- Use water saving techniques such as vertical farming, hydroponics, and high-tech greenhouses whenever available. For some crop varieties (such as rice varieties) that are extremely water consuming, combining aquaculture with those systems can allow a more efficient use of water as well as adding up organic and nutritional benefits for the crops, thus increasing food production;

- Use crop rotations, mulching, terracing, and reduced or no-tillage to increase soil health and water retention of the soils. Specificities of the soils must be thoroughly studied and understood to better comprehend the way the soil uptakes nutrient and water as well as the drainage systems;

- In the areas at high drought and salinity risk, use drought and salinity tolerant crop varieties which have a high nutrient density;

- Prevent water waste, by avoiding overwatering and suffocating crops, by setting daily volume limits for irrigation and for uptaking groundwater, by implementing CSA (Climate Smart Agriculture) practices, by making optimal use of the irrigation methods available and shifting towards water saving irrigation systems and by using weather data to predict sowing dates for timely and efficient use of rainwater.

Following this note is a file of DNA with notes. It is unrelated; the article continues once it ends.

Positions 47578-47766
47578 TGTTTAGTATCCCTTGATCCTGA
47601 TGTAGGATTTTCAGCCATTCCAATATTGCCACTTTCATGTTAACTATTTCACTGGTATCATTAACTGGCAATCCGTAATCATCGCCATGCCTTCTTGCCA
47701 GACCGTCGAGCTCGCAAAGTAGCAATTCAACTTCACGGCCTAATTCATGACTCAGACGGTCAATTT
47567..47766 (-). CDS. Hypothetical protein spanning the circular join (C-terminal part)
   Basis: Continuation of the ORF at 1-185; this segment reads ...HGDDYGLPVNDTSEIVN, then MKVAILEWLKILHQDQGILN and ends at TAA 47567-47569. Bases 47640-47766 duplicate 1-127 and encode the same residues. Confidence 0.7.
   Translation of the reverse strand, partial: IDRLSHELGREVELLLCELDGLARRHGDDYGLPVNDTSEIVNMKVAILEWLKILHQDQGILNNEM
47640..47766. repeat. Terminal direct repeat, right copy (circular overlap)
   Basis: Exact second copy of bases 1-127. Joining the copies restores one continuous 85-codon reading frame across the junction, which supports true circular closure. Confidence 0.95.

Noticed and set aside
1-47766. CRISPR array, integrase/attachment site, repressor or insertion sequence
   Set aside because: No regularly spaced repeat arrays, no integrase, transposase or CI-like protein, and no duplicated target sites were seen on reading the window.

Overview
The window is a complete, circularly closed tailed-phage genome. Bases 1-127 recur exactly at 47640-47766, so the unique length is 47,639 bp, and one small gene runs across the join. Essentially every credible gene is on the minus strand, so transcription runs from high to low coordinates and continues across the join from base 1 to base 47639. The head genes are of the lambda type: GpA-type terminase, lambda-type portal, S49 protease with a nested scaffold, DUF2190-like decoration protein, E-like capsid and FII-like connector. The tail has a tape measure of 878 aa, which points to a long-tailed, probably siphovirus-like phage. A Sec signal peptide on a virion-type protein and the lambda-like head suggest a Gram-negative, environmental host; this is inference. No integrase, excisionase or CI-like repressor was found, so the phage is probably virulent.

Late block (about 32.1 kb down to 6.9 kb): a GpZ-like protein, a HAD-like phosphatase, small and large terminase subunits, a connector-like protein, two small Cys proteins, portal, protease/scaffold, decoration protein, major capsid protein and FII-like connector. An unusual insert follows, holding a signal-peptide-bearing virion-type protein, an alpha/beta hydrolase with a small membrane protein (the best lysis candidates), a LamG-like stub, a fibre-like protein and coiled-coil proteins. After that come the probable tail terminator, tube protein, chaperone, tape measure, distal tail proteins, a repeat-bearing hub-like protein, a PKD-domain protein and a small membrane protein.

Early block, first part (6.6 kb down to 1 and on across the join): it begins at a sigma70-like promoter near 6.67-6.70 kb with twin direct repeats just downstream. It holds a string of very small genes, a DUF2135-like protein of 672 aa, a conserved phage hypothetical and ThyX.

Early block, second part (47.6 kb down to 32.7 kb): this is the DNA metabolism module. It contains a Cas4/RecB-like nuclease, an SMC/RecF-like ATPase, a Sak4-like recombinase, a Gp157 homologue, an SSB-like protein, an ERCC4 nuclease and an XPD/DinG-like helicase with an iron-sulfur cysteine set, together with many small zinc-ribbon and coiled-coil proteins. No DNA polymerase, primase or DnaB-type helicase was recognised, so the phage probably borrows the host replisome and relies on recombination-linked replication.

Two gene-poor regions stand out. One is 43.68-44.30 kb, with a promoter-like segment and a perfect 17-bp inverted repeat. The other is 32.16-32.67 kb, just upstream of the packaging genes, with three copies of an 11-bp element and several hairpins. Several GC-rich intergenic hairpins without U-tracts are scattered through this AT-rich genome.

We call scientific communities to:

- Increase research on technologies and provide scientific evidence for topics such as water reclamation, water recycling, desalination, and other innovative practices to secure and increase water availability and food security (promote (new) nutrient dense products with low water footprint);

- Make research and scientific evidence available for public use, to ensure spread of knowledge on best water management practices;

- Close the gap of disconnect between the scientific community [3] and large water users by actively engaging in public dialogues;

- Develop low tech solutions, to minimise waste of energy and guarantee that these practices can be reproduced regardless of the economic background of the country/farmer;